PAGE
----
I have a strongly negative reaction to the terms ‘shaman’ and ‘shamanism’ as do most Native Americans.  And there are several reasons for that.  The most general is that almost 100% of people who are claiming to be shamans are just trying to get money from people.  They may or may not have any gifts or be able to perform the skills they advertise, but really they are just out for easy money and possibly for fame.  In the Native community and in most indigenous cultures that I have come in contact with or even read about, anyone that would fall into the category ‘shaman’ never uses that word, doesn’t advertise their services, and doesn’t want fame for what they do.  They work hard and are of service to the people and are supported for their efforts.  That’s the way of spirit.

Another reason for this is that the term ‘shaman’ is actually not a generic word, but specific ancient cultures in Turkey and Mongolia.  It’s their word for their healers and spiritual leaders.  It was co-opted by White Western scholars after the 1500’s and applied as a generic term.  Which brings me to reason three that I dislike these terms, which is that they are derogatory to the cultures to which they are applied.  They have been used by dominant, colonizing mindsets to see indigenous spirituality is other and less than and uneducated naiveté and continue to be so today.  Disrespect has been imbedded in the term which is problematic at best even for those who attempt to use it respectfully.

And unfortunately it has now become the term used by those who are searching for ancient teachings, for lost wisdom on how to live and how to authentically be in the world, and how live a fully spiritual and yet embodied life.  And indigenous cultures retain their perspectives on this and their spiritual elders and healers have attempted to retain this knowledge, continue its practice and to pass it on against the odds for the most part.  So for the time being, it is unfortunately part of our language structure, but I urge you to look at the term in a different way.  It’s not generic, it’s not positive, and it doesn’t support and encourage the indigenous cultures it labels.  You can read more about it just by searching for ‘shaman’ on Wikipedia.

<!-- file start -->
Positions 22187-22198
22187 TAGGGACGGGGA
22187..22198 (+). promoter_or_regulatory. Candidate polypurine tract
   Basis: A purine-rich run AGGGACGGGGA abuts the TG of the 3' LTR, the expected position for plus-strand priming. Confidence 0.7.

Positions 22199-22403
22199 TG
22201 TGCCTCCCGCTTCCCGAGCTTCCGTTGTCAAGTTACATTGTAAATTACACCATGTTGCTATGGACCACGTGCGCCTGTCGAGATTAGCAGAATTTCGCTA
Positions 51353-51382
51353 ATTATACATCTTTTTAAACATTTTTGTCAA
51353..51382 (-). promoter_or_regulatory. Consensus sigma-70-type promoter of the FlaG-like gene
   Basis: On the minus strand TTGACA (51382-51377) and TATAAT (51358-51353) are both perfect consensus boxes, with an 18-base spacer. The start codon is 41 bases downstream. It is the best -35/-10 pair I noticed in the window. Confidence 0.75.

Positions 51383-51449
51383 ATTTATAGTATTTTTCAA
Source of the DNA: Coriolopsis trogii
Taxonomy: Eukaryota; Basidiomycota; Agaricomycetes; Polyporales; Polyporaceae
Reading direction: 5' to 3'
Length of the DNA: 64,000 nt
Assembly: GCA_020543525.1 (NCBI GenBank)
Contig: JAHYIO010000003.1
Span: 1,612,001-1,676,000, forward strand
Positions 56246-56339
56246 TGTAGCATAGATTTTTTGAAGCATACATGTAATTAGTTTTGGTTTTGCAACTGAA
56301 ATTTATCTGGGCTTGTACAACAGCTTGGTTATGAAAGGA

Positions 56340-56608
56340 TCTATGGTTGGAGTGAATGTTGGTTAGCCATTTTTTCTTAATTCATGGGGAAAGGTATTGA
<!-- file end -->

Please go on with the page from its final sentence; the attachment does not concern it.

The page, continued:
What should we use instead?  Well, I try to not use a generic term when referring to an elder of another culture or tribe, I try to find out what term they use or what title they hold and use that as a gesture of respect.  When speaking about the spiritual leaders, elders, and healers of most Native American tribes, the term most widely accepted is ‘medicine’.  Which is a generic term we use to describe a life of service to spirit and our community which is as  varied as the tribe and the individual and not something that person would be called.  It is one part of who they are and only one and as most tribes have no separate word for religion or spirituality as it is not separate from life and living each moment of each day, it would be unusual to call that one part out for any given person.  Best to call them by their title or by a term of respect.  And please, don’t call them a shaman.